by Kai Hsing

Is outsourcing medical services using digital technology the way to slash health care costs?

via Associated Press

via Associated Press

Let’s not forget that the ongoing discussion debate firestorm about health care is not only about ideology – however real or falsified – but also about fundamental economic costs. Wheether you’re for or against health care reform, most will agree that increasing health care costs by almost 10 percent yearly and having employees shoulder more of the costs is an unsustainable trend under any system.

So the question remains: just how are we going to reduce costs? Sure, there’s been lots of talk about increasing competition between plans, making generic drugs more available and eliminating many of the bureaucratic redundancies that siphon off more money than necessary.

For example, one of Obama’s main strategies to reduce costs is by creating a digital medical record system, which by some estimates could save $200 to $300 billion a year – though implementation won’t be easy. Having a digital database is long overdue and a no-brainer – it’s simply prodding the health industry towards the 21st century and in line with how the world works.

But what about more radical approaches that infuse technology into the actual care itself? Read the rest of this entry »

Do we pay too much for our cheap goods?

by The Quotidian

A new book examines the real price we pay to have consumer goods at relatively low cost – but offers few ideas to get us out of the mess.

One of the joys of an undergraduate economics education is the feeling that comes over you during your first or second year of having been inducted into a secret society – a sort of Harry Potter world with its own language, its own subculture, and its own special selection of intellectual tools. These are almost like little magic spells that allow you to see the world in a different way: as a world of hidden relations and counterintuitive mechanisms, a world that the Muggles can’t see though it’s right there in front of them.

Of course, this feeling is illusory, and soon fades – not just because real economics is a bit messier than the introductory stuff, but also because just about anyone can learn these basic tools and easily apply them to journalistic effect.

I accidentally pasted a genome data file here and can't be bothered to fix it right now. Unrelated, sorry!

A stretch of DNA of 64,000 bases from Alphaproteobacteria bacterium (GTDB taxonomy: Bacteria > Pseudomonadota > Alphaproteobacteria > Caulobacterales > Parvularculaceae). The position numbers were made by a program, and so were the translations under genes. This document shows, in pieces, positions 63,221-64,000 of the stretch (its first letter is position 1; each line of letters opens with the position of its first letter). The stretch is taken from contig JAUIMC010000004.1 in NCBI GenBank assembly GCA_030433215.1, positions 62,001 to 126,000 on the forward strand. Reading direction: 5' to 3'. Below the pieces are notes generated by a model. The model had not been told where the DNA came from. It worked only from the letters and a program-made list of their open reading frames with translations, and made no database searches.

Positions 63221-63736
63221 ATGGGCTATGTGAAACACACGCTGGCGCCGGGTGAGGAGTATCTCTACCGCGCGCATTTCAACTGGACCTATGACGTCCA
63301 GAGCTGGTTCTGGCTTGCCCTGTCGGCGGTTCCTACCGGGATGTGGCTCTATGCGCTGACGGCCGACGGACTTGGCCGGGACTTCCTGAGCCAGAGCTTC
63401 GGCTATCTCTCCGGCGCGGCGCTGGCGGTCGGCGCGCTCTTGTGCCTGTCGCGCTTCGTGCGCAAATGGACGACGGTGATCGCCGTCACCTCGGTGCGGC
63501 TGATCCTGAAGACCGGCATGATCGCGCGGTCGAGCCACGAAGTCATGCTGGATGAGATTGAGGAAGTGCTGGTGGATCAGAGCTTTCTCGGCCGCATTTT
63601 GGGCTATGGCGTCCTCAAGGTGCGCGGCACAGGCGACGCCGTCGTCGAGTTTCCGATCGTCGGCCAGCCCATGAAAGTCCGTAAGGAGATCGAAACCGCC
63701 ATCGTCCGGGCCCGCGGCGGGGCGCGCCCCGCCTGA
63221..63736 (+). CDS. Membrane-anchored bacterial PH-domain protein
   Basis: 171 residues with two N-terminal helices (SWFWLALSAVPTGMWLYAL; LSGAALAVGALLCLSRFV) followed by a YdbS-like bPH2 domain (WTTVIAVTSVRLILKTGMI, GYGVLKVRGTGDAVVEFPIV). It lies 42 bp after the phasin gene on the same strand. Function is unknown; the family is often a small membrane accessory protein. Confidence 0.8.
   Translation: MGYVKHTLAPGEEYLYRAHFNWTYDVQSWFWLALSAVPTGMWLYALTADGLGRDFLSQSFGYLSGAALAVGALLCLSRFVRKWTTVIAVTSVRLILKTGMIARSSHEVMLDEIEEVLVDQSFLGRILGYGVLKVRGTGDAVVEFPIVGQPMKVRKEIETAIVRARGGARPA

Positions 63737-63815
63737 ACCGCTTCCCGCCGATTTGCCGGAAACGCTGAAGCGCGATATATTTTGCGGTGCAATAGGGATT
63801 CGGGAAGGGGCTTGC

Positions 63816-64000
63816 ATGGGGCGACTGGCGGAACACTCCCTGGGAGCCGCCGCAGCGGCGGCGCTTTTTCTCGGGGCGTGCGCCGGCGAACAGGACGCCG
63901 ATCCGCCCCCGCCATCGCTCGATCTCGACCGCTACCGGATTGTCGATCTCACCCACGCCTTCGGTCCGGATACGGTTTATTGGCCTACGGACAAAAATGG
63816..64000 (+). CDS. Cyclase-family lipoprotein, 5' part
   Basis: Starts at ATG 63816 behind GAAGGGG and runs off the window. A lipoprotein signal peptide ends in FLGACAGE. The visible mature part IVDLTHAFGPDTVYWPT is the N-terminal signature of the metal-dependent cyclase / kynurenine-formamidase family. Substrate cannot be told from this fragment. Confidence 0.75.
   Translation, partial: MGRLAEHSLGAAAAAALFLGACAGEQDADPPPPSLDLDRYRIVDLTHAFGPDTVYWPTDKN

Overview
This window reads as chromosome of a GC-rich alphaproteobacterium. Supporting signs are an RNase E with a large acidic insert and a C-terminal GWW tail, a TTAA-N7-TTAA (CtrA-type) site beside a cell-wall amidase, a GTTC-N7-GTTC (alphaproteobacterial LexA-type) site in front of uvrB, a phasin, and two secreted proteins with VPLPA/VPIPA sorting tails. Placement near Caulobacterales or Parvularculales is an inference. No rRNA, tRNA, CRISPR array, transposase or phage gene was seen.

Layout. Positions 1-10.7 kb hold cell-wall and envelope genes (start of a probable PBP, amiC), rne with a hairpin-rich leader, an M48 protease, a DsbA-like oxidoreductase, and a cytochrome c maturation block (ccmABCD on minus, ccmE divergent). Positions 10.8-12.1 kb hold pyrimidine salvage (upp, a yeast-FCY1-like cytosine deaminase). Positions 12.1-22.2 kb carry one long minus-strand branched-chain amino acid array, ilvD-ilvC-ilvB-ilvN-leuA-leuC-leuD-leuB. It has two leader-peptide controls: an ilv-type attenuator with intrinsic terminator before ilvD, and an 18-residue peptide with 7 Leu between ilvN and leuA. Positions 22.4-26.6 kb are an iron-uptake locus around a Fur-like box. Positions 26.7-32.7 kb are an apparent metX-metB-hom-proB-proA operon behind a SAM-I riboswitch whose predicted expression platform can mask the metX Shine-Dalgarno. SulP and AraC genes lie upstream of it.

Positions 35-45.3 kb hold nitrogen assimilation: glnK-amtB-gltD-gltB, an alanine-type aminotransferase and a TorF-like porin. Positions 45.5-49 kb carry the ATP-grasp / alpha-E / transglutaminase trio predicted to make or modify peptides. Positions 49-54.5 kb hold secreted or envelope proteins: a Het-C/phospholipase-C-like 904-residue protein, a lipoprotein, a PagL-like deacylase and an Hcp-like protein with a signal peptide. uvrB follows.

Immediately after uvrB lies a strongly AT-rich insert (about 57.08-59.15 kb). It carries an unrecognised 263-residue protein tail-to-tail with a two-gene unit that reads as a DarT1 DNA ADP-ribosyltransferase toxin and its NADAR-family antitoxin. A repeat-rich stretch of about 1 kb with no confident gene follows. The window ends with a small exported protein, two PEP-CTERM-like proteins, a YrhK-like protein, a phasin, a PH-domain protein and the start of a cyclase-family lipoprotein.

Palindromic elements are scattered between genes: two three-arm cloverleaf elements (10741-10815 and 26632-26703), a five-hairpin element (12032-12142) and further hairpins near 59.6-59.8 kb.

For example, take the concept of externalities. Freshman economics students discover that only some small subset of the costs and benefits of a transaction are explicitly reflected in the price. Read the rest of this entry »

The peanut butter and jelly solution

by Kai Hsing

Can a single individual make a dent into homelessness in America? Here’s how a growing movement is tackling the problem – with peanut butter and jelly sandwiches in hand.

Homelessness is a major problem in America – it’s estimated that 3.5 million people in this country are without a home at some point during any given year. Here in San Francisco, there may be as many as 15,000 homeless people in the city at any point during the year – giving the city the distinction of having the highest rate of homelessness in the U.S., despite the fact that the City of San Francisco spends at least $108 million annually on direct services for homeless people.

But how can a single person make a difference within all of this? That’s where the Peanut Butter Plan comes in. Started by 826 Valencia programs director Jory John, the growing movement asks participants to gather all your friends to make peanut butter sandwiches – that cornerstone of any good American diet – at least once a month to hand out directly to those in need. A loaf of bread, peanut butter and jelly can feed a dozen people while costing you only about $10-20 and a bit of your time. Read the rest of this entry »

What ‘cash for clunkers’ could have been spent on

by Kai Hsing

With the program’s environmental and economic benefits nearly negligible, billions could have been better spent encouraging more people to buy cars that make a real difference – plug-in hybrids.


Much of the discussion around the “cash for clunkers” fervor is as polarizing as the politics involved – you either dismiss the program as a failure in both theory and practice or you declare the program a success while rejecting criticism of the program as GOP firestarting. With further consideration, one realizes that the cash for clunkers program actually has a lot of moving parts to consider before disassembly – unlike what they’ve been doing to the clunkers themselves.

On one level, cash for clunkers could be deemed a success – the program has so far increased sales in its brief period of activity, with Ford posting its first sales increase in two years and the overall industry posting its best month of 2009. The overwhelming popularity of the program has also been lauded as a measure of its success (or irresponsibility), with $1 billion exhausted in $4,500 increments in just one week.